The composer with holy book, custom lute and Thoreau essay
Writers usually describe Jozef van Wissem as a composer who plays the lute, which might create the mistaken impression that his music sounds like the English Cornett and Sackbut Ensemble. It’s closer to stoner rock. Some DM readers will know his collaborations with Gary Lucas of the Magic Band, Zola Jesus, and Jim Jarmusch. His excellent score for Jarmusch’s Only Lovers Left Alive won the Cannes Soundtrack Award in 2013.
Van Wissem says his new album, Nobody Living Can Ever Make Me Turn Back, is “a follow up of sorts” to music he wrote for the National Gallery in 2008 to accompany Hans Holbein the Younger’s painting “The Ambassadors,” an image “famous for its anamorphic skull.” Everything on this record is a reminder of mortality, from Cindy Wright’s cover art to the 13 ringing minutes of “Our Bones Lie Scattered Before The Pit.”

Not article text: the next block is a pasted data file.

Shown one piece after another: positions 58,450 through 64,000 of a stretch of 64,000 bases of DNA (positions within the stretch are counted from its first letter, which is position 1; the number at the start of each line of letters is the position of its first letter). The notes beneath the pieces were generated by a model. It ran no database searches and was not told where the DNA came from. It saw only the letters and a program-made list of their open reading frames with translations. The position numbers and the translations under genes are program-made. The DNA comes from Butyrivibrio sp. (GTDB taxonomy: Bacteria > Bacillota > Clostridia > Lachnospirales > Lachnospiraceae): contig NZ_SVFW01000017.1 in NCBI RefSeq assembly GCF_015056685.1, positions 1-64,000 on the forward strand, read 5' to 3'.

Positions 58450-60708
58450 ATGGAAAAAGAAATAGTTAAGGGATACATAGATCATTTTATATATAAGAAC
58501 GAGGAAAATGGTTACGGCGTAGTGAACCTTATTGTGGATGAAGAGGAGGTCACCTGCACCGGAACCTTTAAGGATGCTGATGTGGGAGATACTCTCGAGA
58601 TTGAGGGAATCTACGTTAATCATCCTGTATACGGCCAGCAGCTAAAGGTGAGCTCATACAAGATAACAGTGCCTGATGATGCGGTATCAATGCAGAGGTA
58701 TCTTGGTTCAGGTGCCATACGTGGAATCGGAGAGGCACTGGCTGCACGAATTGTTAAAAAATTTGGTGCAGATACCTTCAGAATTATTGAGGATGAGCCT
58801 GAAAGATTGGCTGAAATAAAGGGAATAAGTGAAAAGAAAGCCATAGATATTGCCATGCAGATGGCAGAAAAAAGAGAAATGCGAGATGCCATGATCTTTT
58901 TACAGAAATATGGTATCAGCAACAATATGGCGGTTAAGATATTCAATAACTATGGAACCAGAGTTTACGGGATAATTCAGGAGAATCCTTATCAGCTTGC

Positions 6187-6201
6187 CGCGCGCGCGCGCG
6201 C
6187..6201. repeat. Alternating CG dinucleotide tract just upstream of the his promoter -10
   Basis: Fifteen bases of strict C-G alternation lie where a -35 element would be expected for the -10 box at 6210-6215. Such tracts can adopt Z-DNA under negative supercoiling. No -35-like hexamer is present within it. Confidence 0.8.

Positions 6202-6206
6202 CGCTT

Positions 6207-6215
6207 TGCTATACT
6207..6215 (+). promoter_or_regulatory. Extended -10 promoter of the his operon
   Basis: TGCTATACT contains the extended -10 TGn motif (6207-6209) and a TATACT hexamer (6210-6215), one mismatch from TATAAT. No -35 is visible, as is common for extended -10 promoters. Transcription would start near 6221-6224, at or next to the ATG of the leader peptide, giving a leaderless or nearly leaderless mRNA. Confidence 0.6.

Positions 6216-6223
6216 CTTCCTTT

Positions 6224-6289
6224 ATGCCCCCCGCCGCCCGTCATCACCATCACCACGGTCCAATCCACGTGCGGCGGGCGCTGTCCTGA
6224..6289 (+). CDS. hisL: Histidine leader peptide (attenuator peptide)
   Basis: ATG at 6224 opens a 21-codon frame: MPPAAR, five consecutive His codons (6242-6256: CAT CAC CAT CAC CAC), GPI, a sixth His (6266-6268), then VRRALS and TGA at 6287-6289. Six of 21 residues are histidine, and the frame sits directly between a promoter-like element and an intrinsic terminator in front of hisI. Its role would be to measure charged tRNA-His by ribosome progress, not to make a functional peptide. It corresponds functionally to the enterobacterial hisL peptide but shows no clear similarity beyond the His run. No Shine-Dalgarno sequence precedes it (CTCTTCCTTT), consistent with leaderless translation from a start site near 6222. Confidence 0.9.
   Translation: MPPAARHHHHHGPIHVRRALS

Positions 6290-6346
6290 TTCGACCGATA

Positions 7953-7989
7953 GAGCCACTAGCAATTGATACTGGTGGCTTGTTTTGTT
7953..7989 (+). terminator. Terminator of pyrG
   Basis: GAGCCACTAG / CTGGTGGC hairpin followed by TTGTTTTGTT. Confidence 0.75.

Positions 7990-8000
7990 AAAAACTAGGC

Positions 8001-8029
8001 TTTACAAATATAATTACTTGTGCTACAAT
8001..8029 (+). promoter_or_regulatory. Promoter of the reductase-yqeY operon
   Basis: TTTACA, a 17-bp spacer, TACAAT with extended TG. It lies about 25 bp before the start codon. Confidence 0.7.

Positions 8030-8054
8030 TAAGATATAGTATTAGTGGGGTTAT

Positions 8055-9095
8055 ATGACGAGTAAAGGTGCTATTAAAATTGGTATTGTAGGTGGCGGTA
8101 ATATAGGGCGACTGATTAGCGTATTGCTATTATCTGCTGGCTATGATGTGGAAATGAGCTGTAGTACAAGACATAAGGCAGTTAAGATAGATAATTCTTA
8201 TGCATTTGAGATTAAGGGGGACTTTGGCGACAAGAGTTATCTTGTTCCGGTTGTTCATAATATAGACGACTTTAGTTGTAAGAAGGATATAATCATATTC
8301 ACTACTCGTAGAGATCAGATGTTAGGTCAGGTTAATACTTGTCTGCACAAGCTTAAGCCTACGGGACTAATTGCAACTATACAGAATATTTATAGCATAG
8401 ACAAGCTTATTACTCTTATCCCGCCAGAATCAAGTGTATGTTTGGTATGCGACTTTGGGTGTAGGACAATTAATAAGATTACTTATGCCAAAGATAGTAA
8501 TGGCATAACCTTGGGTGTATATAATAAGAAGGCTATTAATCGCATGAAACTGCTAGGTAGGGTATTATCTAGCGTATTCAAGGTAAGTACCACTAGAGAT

Though the album’s title sounds vaguely like something you might find inscribed in Latin on the walls of the Paris Catacombs, or in Greek in an Orphic temple, it’s actually the penultimate line of “This Land Is Your Land”:
Nobody living can ever stop me,
As I go walking that freedom highway;
Nobody living can ever make me turn back
This land was made for you and me.
Van Wissem seems to ask, What about the dead?
Cindy Wright’s cover art for ‘Nobody Living Can Ever Make Me Turn Back’
In the video for the album’s first track, “Virium Illarum” (Latin for “of those powers”), van Wissem and Jacopo Benassi find a use for their set of matryoshka coffins. Director Federico Pepe explains what they’re up to:
A single moment can make a life, a simple shade of a happening can become stone in our memory, a voice once heard can be guidance for a lifetime. That means that they all deserve to be categorized or “buried” in our minds and souls with the same importance.
More after the jump…